2. Text Search:

        Text search allows you to type in search terms to limit your search results. There are Basic and Advanced Search options.

        1. Basic Search

          For a Basic search, two search boxes are provided; Where and What. The Where field will allow you to type in a location that you would like to search in while the What field allows you to enter keywords that. The OpenGeoportal will return layers that have metadata which contains the keywords.

          For example, if you wanted to find soil data for Arizona, you would enter Arizona in the Where field and Soils into the What field. Clicking on the search button or simply hitting enter will produce the relevant results.

        2. Advanced Search

          If the Basic Search options are too general, use the Advanced Search options to further refine your search. To use the Advanced Search, simply click on the Advanced Search link to the right of the search button. This will drop down a different set of menus that you can use to refine your search.

          The additional options (defined below) allow you to further define your search criteria. You can specify any of the following:

          1. Where - Just the same as in the basic search option, this allows you to specify a location for the data you are looking for.

          2. Keyword(s) - Keywords are words that serve as criteria, identifying relevant search results based on document metadata.

          3. Originator - The originator is the office or agency providing the source data for the search result.

          4. Ignore map extent (Where): - You can elect to have the OpenGeoportal restrict the search results to correspond to the map in one of two ways...

            • If you keep the Ignore map extent (Where) checked, the search results layers correspond only to features that intersect with the visible map extent.

            • If you uncheck Ignore map extent (Where) , the spatial component of the search will be removed. The search results will include layers from different parts of the world. Only the text search will be in effect.

          5. Data Type - Data Type allows you to define the type of data you want to find, such as raster data, vector data, or scanned maps.

            • Raster - Raster data represents a generally rectangular grid of pixels or points of color, viewable via a monitor, paper, or other display medium.

            • Vector - Vector graphic formats points, lines, and polygons (shapes), which are all based on mathematical equations, to represent images in computer graphics.

            • Scanned Maps - Scanned maps have coordinate system information in the margins that can be used to geo-reference the image without reference to any other data.

          6. Year Range - Allows you to specify a particular date range to search. Years should be entered in the YYYY format.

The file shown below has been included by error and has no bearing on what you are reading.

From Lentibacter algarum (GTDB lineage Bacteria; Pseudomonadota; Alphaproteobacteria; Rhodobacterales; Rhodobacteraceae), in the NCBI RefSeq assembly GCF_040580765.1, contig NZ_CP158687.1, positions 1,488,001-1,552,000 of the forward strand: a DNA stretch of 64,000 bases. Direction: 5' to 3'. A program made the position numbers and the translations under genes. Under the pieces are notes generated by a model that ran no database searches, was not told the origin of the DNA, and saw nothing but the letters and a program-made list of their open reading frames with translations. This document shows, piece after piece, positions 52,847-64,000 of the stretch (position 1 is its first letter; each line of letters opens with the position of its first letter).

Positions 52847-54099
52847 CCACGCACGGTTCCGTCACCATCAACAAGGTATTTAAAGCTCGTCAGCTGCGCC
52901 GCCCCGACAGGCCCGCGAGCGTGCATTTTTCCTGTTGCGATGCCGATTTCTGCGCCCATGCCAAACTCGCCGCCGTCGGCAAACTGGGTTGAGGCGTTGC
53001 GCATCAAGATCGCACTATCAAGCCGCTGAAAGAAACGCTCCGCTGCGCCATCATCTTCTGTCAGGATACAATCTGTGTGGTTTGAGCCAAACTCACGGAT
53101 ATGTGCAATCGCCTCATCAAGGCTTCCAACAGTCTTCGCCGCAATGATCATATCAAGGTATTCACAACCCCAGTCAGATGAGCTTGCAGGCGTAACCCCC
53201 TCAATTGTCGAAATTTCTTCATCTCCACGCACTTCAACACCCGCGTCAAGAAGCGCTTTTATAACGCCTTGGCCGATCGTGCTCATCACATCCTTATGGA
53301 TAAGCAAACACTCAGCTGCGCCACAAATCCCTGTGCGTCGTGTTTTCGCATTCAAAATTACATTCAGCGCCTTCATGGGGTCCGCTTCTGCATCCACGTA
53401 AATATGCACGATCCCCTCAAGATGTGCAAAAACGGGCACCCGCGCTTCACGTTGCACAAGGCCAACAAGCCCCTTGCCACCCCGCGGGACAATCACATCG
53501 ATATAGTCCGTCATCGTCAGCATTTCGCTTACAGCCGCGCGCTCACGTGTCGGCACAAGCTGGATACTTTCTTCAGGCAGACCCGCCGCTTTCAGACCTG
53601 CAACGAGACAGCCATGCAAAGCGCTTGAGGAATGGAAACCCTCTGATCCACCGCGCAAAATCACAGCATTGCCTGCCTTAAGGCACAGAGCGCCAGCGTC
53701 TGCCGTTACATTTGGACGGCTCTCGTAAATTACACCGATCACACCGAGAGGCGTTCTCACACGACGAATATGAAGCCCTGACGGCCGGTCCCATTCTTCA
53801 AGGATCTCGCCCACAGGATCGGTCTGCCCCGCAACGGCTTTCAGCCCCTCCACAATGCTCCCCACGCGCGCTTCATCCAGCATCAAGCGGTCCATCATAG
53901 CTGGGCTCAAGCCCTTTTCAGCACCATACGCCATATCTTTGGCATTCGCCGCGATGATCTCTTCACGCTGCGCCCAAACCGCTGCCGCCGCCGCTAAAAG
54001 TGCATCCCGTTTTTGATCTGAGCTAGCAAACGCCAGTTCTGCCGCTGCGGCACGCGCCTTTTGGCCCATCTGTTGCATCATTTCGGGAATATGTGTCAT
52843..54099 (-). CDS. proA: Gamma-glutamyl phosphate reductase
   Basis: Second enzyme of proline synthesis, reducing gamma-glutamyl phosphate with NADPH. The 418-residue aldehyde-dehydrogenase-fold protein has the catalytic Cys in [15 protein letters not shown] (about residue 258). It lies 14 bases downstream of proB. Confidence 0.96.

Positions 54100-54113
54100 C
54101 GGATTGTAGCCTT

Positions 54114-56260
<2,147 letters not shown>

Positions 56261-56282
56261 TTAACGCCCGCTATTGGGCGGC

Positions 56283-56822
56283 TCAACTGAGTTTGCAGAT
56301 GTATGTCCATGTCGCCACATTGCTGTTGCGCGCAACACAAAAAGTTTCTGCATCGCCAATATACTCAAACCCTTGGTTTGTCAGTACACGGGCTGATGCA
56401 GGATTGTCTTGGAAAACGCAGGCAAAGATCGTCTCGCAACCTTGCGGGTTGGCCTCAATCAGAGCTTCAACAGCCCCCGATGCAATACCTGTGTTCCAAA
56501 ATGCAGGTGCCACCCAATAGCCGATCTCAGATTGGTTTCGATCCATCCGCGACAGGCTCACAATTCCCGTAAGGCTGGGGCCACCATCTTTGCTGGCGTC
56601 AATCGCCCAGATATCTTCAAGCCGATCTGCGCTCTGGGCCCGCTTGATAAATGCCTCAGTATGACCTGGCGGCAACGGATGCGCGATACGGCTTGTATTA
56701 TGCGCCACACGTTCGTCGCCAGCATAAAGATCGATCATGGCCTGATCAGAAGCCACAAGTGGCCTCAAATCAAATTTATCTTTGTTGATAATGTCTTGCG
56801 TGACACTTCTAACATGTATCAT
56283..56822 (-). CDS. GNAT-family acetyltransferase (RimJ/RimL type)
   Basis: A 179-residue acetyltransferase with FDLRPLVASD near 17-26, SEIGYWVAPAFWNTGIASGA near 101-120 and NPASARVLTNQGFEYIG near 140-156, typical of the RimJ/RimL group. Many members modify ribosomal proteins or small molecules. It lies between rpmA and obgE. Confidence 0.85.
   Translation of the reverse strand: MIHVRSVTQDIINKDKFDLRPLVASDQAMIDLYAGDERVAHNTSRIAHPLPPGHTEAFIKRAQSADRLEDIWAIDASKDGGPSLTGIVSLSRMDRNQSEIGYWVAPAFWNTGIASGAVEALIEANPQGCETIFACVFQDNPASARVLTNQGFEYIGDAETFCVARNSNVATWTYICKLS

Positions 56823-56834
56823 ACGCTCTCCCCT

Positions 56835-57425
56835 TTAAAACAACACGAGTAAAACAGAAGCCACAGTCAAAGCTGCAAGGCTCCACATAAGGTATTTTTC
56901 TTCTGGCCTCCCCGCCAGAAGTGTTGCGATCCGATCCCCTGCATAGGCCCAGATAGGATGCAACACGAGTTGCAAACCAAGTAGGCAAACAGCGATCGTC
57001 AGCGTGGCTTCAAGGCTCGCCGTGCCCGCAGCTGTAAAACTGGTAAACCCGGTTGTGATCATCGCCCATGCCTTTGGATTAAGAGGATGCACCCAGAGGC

7. Topic - Allows you to search for data that includes information related to a particular subject or data theme. Click on the topic menu to show the list of topics.

            • Agriculture and Farming
              The rearing of animals or cultivation of plants. For example, resources describing irrigation, aquaculture, herding, and pests and diseases affecting crops and livestock.

            • Biology and Ecology
              Naturally occurring flora and fauna. For example, resources describing wildlife, biological sciences, ecology, wilderness, sea life, wetlands, and habitats.

            • Administrative and Political Boundaries
              Administrative units within countries and borders between countries.

            • Atmospheric and Climatic
              Atmospheric processes and phenomena. For example, resources describing cloud cover, weather, atmospheric conditions, climate change, and precipitation.

            • Business and Economic
              Economic activities or employment. For example, resources describing labor, revenue, commerce, industry, tourism and ecotourism, forestry, fisheries, commercial or subsistence hunting, and exploration and exploitation of resources such as minerals, oil, and gas.

            • Elevation and Derived Products
              Height above or below sea level. For example, resources describing altitude, bathymetry, digital elevation models, slope, and products derived from this information.

            • Environment and Conservation
              Environmental resources, protection, and conservation. For example, resources describing pollution, waste storage and treatment, environmental impact assessments, environmental risks, and nature reserves.

            • Geological and Geophysical
              Earth sciences. For example, resources describing geophysical features and processes, minerals, the composition, structure and origin of the earth's rocks, earthquakes, volcanic activity, landslides, gravity information, soils, permafrost, hydrogeology, and erosion.

            • Human Health and Disease
              Health services, human ecology, and safety. For example, resources describing human disease and illness, factors affecting health, hygiene, mental and physical health, substance abuse, and health services.

            • Imagery and Base Maps
              Base maps. For example, resources describing land cover, topographic maps, and classified and unclassified images.